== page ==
Intersections of Religion and Media in 1980s-1990s Japan
Erica Baffelli (University of Manchester)
Date: 30 January 2014Time: 5:00 PM
Finishes: 30 January 2014Time: 6:30 PM
Venue: Russell Square: College BuildingsRoom: Kamran Djam Lecture Theatre
Type of Event: Lecture
This paper will discuss some themes related to the relationship between media and “New Religions” in 1980s-1990s Japan. In 1980s and early 1990s some “New Religions” (shinshūkyō), such as Agonshū and Kōfuku no Kagaku, came into prominence especially via the use of media (initially publications, but also rituals broadcasts, advertising campaigns and public media events). This created new modes of ritual engagement and community (the transmission of rituals and meetings via satellite broadcasting in Agonshū, for example, enabled members across Japan to participate together in groups activities) and new ways of interactions between leaders and members (direct interactions became “mediated” and, as a consequence, more controlled). Media use is important for religious groups, but it also involves risk. In some cases, the use of media for proselytism attracted criticism through other media and religious groups had to confront the issues of image control and media exposure. Indeed, how media texts are received and used by readers/viewers is often beyond the control of the group producing them.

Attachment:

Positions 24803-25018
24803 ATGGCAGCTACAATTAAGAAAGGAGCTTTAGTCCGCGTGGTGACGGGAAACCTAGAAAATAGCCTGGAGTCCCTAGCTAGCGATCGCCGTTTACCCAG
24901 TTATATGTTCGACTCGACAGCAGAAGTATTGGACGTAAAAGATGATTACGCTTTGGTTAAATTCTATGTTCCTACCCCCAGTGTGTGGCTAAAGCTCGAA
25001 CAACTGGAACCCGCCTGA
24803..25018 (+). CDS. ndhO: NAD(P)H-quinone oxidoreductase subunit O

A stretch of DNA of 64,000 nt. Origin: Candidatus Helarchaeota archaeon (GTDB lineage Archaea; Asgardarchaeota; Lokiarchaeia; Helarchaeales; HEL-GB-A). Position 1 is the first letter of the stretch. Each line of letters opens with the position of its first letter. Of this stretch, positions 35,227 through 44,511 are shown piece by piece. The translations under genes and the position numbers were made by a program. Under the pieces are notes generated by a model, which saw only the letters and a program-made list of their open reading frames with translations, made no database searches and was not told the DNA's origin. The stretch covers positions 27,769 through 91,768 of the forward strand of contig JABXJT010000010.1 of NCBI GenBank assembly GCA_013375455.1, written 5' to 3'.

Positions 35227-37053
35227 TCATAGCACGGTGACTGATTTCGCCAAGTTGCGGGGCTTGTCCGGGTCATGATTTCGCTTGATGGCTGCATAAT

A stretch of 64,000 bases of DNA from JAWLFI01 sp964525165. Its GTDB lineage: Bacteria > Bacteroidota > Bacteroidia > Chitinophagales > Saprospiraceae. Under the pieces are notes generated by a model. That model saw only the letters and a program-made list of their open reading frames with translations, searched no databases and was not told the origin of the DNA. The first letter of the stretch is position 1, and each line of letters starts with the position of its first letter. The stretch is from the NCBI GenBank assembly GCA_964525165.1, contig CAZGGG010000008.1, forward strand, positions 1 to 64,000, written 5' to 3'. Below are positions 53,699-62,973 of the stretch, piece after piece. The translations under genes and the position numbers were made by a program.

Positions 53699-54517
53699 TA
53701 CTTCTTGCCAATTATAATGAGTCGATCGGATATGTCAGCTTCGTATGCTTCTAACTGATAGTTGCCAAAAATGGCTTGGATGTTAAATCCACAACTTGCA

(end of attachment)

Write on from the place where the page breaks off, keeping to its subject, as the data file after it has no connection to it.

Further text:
Erica Baffelli is Senior Lecturer in Japanese Studies at the University of Manchester. Her research interest lies primarily in the interaction between Japanese ‘New Religions’ and media. In 2010 she co-edited, with Ian Reader and Birgit Staemmler, the volume Japanese Religions on the Internet: Innovation, Representation, and Authority (Routledge Research in Religion, Media and Culture Series).
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